Iraqi Security Forces Take Advantage of Stability to Grow
By Fred W. Baker III
American Forces Press Service
WASHINGTON, Mar. 4, 2008 Iraq’s security forces have taken advantage of security gains to grow their force both in size and quality, the senior U.S. commander in charge of helping the Iraqis develop their forces said today. Video
“They have made significant progress in size, quantity and in quality, and some of the things that were on the table, in terms of difficulties, are now off the table,” said Army Lt. Gen. James Dubik, commander of Multinational Security Transition Command Iraq. The command is responsible for helping the Iraqi government in developing, organizing, training, equipping and sustaining the country’s security forces.
Iraqis added more than 100,000 members to the ranks of their army, air force, navy and national police, mostly during the last six months of 2007. Last year, the army grew by more than 60,000, with more than 42,000 in the last half of the year, Dubik said. The national police grew by 8,000 in 2007, all of it in the last half of 2007.
The Iraqi government wants about 600,000 combined military and police forces and hopes to reach that number in 2010, Dubik said. As of the end of last year, there were about 531,000 combined forces -- more than 180,000 in the military, more than 340,000 in the police forces, and about 3,000 in special operations forces. Iraqi security forces now number 12 divisions, 42 brigades, 146 battalions, and four commando battalions.
“They are on a growth path where they can sustain this size of force, both with money and with equipment,” Dubik said.
Developing leadership continues to be a problem for Iraqi security forces, Dubik said. They now have only about 73 percent of the officers and 69 percent of the noncommissioned officers they need. The forces are high on lower- and senior-ranking officers, but are short of mid-grade officers. The Iraqis are also short of senior noncommissioned officers, Dubik said. The national police force has replaced all its nine brigade commanders and 17 of 28 battalion commanders in an effort to improve police leadership, the general added.
The Iraqi security forces are making progress developing their logistics base, Dubik said. While the focus to this point has been on developing a maneuver force, the Iraqis now are starting to develop their other combat support systems, such as logistics, aviation, intelligence and others.
“Logistics, actually, is making some good progress. It will be until the end of this year to learn a different logistics position, but you can already see here some of the changes,” Dubik said.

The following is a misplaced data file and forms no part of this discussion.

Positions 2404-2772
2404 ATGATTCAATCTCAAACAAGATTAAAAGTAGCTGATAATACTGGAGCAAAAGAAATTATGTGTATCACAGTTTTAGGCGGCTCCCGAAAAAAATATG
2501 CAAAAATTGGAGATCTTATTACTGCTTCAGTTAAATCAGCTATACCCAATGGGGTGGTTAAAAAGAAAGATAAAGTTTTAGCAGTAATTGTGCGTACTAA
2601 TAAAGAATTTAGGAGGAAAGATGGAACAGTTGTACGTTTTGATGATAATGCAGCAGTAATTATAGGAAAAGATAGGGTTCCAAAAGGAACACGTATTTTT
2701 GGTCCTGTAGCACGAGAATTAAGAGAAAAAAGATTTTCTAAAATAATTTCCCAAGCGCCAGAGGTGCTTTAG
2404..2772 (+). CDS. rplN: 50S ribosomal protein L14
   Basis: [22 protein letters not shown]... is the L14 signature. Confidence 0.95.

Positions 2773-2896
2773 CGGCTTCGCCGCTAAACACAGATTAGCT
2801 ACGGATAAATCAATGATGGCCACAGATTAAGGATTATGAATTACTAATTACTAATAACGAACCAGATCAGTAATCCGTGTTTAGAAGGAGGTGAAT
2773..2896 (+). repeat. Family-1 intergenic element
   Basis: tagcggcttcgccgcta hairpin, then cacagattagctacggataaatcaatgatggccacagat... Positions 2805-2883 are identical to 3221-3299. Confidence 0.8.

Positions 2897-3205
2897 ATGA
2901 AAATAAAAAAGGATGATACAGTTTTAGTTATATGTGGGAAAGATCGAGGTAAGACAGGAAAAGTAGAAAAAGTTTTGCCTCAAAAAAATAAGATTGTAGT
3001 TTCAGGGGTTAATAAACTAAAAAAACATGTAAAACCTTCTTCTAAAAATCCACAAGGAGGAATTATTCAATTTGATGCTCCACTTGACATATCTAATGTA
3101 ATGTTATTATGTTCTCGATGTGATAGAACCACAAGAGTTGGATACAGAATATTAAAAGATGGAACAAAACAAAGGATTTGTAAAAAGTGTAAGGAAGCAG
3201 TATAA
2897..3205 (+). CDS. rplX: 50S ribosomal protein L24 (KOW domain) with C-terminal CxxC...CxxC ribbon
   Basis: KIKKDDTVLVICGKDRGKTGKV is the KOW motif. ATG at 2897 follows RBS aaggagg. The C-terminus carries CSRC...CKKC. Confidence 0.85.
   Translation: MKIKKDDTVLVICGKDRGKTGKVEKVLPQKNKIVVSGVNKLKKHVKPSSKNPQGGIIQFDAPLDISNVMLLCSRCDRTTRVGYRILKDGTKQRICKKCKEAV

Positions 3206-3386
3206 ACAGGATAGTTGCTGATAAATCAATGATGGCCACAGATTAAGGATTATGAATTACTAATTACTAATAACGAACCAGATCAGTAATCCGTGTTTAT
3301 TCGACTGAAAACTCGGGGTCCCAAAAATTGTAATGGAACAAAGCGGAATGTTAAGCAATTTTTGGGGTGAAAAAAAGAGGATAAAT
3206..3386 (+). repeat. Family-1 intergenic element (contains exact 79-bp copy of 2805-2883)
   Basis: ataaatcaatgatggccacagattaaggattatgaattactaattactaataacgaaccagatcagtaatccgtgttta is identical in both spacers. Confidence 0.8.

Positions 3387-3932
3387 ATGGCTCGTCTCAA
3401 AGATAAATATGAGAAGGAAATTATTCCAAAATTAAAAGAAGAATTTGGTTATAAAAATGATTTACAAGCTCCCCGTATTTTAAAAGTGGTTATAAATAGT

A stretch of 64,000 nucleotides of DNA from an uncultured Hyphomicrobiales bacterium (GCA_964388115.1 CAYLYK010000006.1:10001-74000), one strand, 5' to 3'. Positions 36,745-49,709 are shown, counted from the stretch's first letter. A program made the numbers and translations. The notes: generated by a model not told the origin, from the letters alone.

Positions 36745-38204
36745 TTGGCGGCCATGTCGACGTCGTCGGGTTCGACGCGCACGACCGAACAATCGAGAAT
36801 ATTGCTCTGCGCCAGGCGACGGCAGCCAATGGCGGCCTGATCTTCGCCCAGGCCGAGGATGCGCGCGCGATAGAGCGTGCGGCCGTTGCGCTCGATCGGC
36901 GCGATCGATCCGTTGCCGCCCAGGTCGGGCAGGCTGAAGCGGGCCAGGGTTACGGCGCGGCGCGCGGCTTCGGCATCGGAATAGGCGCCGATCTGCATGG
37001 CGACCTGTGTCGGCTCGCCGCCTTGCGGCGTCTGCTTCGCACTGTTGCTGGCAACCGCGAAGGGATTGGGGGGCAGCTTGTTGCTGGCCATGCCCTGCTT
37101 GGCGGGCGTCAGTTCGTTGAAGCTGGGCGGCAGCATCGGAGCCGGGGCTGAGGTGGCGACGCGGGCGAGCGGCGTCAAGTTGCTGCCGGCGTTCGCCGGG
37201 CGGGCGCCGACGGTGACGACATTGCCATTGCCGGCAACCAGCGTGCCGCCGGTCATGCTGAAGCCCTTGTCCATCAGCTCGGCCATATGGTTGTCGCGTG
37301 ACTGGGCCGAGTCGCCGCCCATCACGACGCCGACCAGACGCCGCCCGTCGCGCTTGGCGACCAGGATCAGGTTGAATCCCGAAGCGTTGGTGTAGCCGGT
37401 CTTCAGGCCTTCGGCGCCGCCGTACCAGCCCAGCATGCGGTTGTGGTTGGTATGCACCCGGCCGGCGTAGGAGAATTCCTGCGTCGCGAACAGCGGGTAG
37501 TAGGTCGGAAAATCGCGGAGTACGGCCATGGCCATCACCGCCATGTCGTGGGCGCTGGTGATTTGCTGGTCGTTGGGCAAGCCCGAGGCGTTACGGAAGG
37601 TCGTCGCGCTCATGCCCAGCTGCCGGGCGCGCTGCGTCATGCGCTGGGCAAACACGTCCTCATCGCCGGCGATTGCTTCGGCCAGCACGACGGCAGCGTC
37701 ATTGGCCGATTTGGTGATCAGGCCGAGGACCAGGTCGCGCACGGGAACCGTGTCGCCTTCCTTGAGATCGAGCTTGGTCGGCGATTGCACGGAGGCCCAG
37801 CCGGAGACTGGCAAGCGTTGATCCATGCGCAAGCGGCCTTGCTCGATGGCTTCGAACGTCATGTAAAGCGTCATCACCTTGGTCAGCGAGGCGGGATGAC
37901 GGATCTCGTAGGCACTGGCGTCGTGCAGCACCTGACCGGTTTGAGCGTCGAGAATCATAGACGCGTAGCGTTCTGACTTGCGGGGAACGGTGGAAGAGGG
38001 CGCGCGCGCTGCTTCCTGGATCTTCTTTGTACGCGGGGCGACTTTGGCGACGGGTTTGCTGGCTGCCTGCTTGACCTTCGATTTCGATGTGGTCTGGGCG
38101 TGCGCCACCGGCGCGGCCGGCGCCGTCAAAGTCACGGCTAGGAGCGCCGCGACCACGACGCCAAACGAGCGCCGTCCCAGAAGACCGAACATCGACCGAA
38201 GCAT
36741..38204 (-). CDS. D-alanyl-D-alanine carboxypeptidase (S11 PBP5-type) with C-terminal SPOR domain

To date, Iraq has built eight of a planned 13 logistics bases. Each has its own maintenance and dining facilities. Nine of 12 planned motor transport regiments are in place, Dubik said. They allow division commanders to move supplies from logistics bases to the brigades and battalions.
In aviation, the Iraqis have doubled the number of pilots from last year. They are up from 30 missions a week to more than 300 a week, Dubik said. Iraqi pilots fly Huey II and Mi-17 helicopters and have fixed-wing surveillance and reconnaissance platforms. They also have three C-130s. Plans are to double the number of pilots this year, Dubik said.
For intelligence, 10 division reconnaissance units have been formed. Twelve divisions have signal companies that run the command-and-control element.
The force will spend 2008 integrating the concerned local citizens who have helped with local security efforts into the police force. Last year, about 10,000 were hired in Anbar province, and about 12,000 have been hired in Baghdad in the past five months, Dubik said. When finished, Dubik said, he expects about 20,000 of the 80,000 concerned local citizens will be serving in the police forces.
The Iraqi military also is buying more equipment, the general said. In 2007, the country had about $20 million worth of equipment delivered, but so far this year the total is more than $1 billion.
Dubik also said that recent polls show Iraqis are more confident in their forces.
“Of course, all progress is marked by posing new sets of problems -- and we do have new sets of problems, but they're new,” he said. “And as the person in charge of helping them develop their security forces, as long as we're moving onto new problems, I'm satisfied.”